If you want to know why one neighborhood is thriving and the other is struggling, there's your answer. It was caused, in part, by the social engineering of the city and the PDC. Thinking that the solution is to do even more social engineering is a great example of Einstein's definition of insanity.

The city uses "adjustments" and overlay zones when they want to.

What happened to the flood plain and greenway that is now the SoWhat?
What happened to the good planners we had years ago who used a building height restriction and had codes in place for a step down approach in building height to the river?

I had a teacher who told me he worked on that building step down approach to the river. I am thinking that we used to have civic leaders in those days who worked for a good vision for our city. Not like today when developers get to do what is best for their pocketbook.

The city has created avenues for "adjustments" such as adding some street amenity in exchange for allowing extra stories in a condo tower.

I do not have the latest information on this, but I believe they also needed to either "delete or change" some solar access codes in order to facilitate density development.

The city likes to portray green and sustainable, some of us know what green really means around here.

Nick:I don't think anyone here in Have Not Land (east Portland) wants to see a glut of condos and apartments in inner Portland.

Does Nick want to see more of a glut of condos or apartments in his neighborhood?

If the "agenda" of infill at whatever cost, financial or quality of life, does not stop, Have Not Land may prevail across the city.

Comparing the infill density of east portland with other parts of the city, quite a difference. Those inner neighborhoods grew organically as neighborhoods with main streets in some areas, such as Multnomah Village, Hawthorne, Montavilla, etc. They have character which is what draws people to them. The "new urban vision" is a cookie cutter version of planning and in some areas downright dumping ghetto buildings. This is not planning but squeezing in infill any old way, and has nothing to do with any character or human livability.

John Rettig : (Quoting JK)Keep in mind that developers generally have NO problem getting zones changed to anything they want

Refresh my memory - just what practical good does zoning provide to most of Portland?
John Rettig : Not any property, and not anything. In fact, not most things.
JK: Tell me you really believe that!

John Rettig : If you look at the quarter section zoning maps, you'll note that in the older parts of Portland, most of the residential areas are zoned R5 (single family residential 5000 sf), and not subject to any overlay zones.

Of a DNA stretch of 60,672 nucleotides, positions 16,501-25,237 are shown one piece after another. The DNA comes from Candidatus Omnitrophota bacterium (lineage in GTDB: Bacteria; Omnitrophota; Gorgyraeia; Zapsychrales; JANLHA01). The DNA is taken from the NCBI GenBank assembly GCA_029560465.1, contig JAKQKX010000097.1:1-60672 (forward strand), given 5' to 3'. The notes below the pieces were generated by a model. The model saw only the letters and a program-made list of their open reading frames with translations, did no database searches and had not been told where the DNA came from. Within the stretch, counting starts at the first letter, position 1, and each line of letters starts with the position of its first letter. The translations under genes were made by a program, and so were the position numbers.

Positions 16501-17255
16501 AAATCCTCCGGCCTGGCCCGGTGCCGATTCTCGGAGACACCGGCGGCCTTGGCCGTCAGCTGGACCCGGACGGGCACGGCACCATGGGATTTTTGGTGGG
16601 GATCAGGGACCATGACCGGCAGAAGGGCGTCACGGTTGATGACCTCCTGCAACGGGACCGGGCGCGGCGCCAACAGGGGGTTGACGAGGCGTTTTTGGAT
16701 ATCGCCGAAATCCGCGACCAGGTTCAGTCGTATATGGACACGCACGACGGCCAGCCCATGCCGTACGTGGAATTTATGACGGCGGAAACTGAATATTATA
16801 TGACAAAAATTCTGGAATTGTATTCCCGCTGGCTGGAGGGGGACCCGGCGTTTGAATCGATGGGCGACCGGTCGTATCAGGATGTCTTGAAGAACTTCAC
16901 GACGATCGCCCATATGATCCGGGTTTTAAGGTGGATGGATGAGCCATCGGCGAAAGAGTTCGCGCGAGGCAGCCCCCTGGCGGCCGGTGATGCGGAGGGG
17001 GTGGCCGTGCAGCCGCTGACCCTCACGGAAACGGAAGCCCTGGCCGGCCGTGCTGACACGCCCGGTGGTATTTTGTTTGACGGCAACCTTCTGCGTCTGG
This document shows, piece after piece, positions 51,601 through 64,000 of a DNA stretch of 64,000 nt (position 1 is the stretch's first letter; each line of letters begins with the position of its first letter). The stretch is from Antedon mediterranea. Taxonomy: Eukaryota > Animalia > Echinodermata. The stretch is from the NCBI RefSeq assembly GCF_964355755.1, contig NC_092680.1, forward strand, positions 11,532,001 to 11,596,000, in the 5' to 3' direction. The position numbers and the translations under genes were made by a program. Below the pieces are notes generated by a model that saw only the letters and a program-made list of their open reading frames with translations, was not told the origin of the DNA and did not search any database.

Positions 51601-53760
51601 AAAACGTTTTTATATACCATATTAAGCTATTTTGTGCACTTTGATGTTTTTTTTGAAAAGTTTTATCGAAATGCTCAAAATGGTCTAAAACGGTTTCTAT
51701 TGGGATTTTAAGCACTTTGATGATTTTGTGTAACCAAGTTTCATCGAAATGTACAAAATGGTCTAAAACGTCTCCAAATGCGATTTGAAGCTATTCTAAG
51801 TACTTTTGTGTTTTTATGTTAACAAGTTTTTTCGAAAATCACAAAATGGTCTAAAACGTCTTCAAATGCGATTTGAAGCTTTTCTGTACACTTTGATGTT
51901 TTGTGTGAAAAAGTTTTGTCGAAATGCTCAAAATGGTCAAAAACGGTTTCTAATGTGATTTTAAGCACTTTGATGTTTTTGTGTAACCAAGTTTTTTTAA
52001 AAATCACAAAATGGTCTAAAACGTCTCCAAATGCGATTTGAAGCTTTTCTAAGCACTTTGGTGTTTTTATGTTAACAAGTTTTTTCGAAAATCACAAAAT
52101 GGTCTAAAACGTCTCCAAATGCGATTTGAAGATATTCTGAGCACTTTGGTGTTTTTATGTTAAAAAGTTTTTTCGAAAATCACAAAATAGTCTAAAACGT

JK: Except those zoned R2.5 and the multifamily ONLY lining our main arterials and the bomb blast circles of mandated density around toy train stations.

It is NOT OK to limit the devastation to certain areas. Especially when they refuse to add road capacity to match their mandated increase in population density.

John Rettig : And you can't drop a heavy industrial use into a commercial zone, or an auto repair business into institutional use. That's what it is protecting.
JK: I’m so glad you can’t get your car repaired in an institutional zone!!! Give me a break. We probably only need two zones: 1) residential 2) other. We can discuss heavy industrial vs commercial, but heavy industry needs supporting small businesses. Of course planners are to ill informed to understand the needs of businesses (or people other than themselves.)

BTW, I can’t find your answer to my earlier question: do you happen to work for the government or a consulting company or the construction industry.

Thanks
JK

JK: Something I said is bugging me:
We probably only need two zones: 1) residential 2) other.
How many zones do we really need?

What is the purpose of zoning:
1) To dictate the usage of every square inch of the city from the bureaucracy, or
2) To protect the current residents.

If it is #1, what process determines the zoning? Do planners have some special crystal ball to see the future needs? Or do planners simply respond to every fad that comes along and set it in stone, until the next fad? Or are planners simply “for sale” to the highest condo bunker weasel bidder?

If it is #2, shouldn’t the current residents have a large input into any zone changes, and little input from the planners.

My opinion is that Portland is mostly #1 and should be mostly #2. And that only requires a few zones which I won’t try to define.

Thanks
JK

jim karlock,
It should be #2.
I do not know for sure, but think that years ago what put Portland on the map for good planning was when planners were focused on livability and not working for the "cookie cutter" agenda and we know who is behind that.
Ladd Circle for example had a vision, character and livability. . . under our new dictates, that area would be viewed as another area considered "old fashioned" and if they could it would be changed with more density complexes that would replace that charm and livability.

Interesting that Ladd Circle has several circles of beautiful Rose Gardens, how fitting for the City of Roses. Now with the mantra of UGB, there wouldn't be room for those circles throughout our city, would there? Is there room for huge trees or is the plan to eventually replace those with little street trees? Is there room for children to play freely outside or will they have to pay to play in local centers?